Through high-performance computing, the manufacturer can see how the asset would perform against the laws of physics baked into the visualization’s algorithm.

In the case of the airfoil, it would show how much thrust would be produced under real-life circumstances.

Manufacturers can leverage digital twins to better determine whether their products will meet specifications before they are even produced, enabling them to make changes to correct any shortcomings in advance.

In fact, the analytics engine can make those adjustments to the connected systems — all without human intervention.


Considerable Return on Investment

The development of the digital twin is significant advancement in the manufacturing process, as the cost of rejecting an airfoil blade can be as high as $200,000 – with as many as 80 blades in one engine costs can rack up quite quickly!

Consider the time savings of using a digital twin – without one, it can take as long as two weeks to manually calculate whether a change in blade geometry would affect thrust. 

A leading jet engine manufacturer that DXC Technology has worked with has saved tens of millions of dollars by leveraging digital twin technologies while simultaneously resolving 80% of manufacturing issues automatically.

Similarly, the digital twin is being utilized by other A&D manufacturers to show the status of their products in each step of the production process and aftermarket.

For example, a leading airframe manufacturer is currently utilizing digital twin technologies to show individual aircraft as they are being built as a digital model; a leading ship builder is leveraging digital twins to show the actual build of each hull section as the ship is being constructed.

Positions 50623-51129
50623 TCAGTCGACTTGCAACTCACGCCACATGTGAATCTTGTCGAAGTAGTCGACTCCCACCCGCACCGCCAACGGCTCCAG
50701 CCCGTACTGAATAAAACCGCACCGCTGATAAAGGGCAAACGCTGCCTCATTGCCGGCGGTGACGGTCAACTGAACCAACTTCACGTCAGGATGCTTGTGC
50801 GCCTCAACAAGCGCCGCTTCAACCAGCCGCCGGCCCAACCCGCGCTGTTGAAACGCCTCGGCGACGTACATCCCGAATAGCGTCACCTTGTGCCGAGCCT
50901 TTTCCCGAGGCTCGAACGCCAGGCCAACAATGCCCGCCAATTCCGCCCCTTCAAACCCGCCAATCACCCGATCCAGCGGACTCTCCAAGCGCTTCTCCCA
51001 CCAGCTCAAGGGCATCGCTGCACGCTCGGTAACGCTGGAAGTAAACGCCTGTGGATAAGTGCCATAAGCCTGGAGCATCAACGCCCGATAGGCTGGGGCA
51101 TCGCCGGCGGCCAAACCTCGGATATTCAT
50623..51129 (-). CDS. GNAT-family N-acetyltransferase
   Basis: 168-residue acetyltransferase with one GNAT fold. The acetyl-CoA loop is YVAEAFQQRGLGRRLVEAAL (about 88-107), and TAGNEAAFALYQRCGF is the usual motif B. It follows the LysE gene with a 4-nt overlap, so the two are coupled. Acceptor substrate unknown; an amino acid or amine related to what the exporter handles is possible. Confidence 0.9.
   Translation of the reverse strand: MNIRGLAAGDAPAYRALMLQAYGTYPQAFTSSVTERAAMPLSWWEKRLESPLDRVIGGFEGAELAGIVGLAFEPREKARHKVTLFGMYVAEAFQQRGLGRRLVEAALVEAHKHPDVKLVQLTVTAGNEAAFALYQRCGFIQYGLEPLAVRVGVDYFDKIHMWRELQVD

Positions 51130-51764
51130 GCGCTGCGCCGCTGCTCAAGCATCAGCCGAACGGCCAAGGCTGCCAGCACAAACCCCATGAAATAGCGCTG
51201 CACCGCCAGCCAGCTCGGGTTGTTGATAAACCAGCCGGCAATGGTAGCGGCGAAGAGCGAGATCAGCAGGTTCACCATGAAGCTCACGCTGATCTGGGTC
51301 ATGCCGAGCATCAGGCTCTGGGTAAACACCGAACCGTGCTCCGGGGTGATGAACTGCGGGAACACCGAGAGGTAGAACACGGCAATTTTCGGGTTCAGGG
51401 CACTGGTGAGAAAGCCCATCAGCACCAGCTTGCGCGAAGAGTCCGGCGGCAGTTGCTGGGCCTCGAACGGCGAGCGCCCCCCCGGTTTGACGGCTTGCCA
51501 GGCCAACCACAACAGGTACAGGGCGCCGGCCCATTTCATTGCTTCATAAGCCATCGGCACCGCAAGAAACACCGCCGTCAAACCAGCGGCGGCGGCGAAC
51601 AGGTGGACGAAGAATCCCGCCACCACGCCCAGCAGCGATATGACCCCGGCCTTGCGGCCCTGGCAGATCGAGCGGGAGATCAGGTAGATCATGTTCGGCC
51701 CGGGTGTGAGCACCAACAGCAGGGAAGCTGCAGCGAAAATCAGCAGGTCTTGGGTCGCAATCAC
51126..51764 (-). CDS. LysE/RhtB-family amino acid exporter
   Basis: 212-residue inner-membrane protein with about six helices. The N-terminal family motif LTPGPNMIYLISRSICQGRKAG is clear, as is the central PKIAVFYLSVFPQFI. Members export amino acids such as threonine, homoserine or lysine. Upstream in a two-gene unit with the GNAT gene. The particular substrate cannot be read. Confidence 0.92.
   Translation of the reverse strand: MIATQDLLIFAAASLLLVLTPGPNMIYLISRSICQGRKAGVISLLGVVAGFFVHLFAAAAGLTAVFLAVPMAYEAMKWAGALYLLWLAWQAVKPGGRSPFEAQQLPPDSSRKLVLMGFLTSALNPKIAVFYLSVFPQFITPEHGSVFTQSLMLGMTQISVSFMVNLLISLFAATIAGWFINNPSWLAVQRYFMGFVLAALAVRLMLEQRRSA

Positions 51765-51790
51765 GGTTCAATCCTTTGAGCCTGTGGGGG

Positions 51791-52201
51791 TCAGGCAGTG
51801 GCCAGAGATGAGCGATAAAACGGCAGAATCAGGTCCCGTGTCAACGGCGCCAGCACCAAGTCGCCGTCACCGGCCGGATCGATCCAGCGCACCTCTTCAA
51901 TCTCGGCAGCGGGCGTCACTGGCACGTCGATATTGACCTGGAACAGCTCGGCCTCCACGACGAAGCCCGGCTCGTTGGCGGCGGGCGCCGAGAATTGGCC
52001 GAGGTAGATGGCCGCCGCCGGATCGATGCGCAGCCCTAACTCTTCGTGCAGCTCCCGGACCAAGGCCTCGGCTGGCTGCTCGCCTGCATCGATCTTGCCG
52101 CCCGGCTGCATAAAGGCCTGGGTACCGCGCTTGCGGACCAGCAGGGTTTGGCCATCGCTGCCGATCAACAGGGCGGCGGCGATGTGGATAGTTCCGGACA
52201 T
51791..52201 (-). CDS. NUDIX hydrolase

For added bonus, this automated process can be tied into the rest of the supply chain focused on creating a complete engine that is installed in an airplane in a structure known as a digital thread – he blade goes into an engine, the engine into an airplane, and the digital thread connects it all, providing a clear picture of the larger value chain.

Several industry leaders are applying this methodology, highlighting bottlenecks in production and discovering insights that enable them to increase throughput and reduce costs.

Digital twins and digital threads have many applications for ensuring quality manufacturing — applications that go well beyond A&D.

As data from manufacturing processes becomes better and more complete, the possibilities for more efficient manufacturing become much more encouraging.

About John Rassieur

John Rassieur, partner and consulting leader in supply chain, manufacturing operations and aftermarket service management, brings exceptional industry experience in technology enabled solutions. He provides influential thought leadership and valuable guidance for clients in preparing and executing business and operational transformation.

*Title Image sourced from DXC website.


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The content & opinions in this article are the author’s and do not necessarily represent the views of ManufacturingTomorrow